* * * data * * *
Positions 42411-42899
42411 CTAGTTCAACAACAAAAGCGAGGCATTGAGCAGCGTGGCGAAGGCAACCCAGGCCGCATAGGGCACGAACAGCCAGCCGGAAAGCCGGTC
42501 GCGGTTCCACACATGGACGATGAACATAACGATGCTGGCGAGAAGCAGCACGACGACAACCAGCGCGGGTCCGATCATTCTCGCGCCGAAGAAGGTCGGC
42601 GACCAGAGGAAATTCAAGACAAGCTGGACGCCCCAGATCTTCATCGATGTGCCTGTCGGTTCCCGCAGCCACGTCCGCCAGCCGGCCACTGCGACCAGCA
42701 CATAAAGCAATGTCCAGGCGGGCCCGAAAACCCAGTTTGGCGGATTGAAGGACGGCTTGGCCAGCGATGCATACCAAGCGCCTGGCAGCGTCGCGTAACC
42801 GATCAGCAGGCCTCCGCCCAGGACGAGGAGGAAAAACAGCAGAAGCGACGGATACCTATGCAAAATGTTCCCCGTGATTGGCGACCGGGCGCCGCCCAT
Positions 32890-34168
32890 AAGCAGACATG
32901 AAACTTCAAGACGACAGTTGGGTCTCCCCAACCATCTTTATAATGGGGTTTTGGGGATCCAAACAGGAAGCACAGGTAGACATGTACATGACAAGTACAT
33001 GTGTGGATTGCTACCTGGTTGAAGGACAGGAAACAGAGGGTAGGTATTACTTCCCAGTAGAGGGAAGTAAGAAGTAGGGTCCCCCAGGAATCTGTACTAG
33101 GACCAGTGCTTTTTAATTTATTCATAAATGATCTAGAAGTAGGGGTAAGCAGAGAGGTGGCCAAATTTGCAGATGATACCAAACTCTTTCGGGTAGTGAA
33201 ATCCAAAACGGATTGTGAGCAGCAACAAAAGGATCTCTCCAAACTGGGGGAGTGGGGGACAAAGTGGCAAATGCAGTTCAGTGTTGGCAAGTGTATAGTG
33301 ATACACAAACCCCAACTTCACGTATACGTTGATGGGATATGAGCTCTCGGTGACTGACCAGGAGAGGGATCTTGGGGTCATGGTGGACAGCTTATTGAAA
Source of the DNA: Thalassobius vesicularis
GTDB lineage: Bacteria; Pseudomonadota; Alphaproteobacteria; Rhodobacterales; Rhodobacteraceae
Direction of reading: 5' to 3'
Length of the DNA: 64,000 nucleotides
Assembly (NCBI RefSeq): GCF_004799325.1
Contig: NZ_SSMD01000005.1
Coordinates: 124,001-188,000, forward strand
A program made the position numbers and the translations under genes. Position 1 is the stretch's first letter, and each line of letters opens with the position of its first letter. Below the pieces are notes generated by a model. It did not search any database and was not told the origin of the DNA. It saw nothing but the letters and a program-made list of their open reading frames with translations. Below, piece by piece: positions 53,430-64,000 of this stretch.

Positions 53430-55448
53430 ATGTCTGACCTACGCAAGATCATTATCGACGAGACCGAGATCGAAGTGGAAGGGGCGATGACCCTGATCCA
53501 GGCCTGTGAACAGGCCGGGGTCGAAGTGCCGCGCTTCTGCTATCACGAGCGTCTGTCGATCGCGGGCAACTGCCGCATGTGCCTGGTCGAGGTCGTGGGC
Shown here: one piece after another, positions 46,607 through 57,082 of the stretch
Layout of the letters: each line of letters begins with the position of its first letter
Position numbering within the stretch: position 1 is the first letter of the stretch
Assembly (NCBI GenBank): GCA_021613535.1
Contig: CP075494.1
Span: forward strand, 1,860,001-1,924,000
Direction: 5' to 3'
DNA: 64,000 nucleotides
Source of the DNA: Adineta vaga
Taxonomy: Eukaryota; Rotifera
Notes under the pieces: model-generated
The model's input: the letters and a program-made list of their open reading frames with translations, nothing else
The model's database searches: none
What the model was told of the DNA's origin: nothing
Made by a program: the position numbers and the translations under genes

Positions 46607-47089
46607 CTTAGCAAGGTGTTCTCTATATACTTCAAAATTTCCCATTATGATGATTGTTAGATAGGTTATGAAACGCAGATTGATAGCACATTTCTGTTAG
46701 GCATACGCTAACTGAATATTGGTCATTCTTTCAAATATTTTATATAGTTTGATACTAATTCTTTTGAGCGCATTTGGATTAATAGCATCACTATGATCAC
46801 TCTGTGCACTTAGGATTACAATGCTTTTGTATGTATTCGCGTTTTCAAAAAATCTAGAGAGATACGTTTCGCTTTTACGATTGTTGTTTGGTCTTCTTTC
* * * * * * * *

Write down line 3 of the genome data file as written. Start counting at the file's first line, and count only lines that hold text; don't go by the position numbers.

42501 GCGGTTCCACACATGGACGATGAACATAACGATGCTGGCGAGAAGCAGCACGACGACAACCAGCGCGGGTCCGATCATTCTCGCGCCGAAGAAGGTCGGC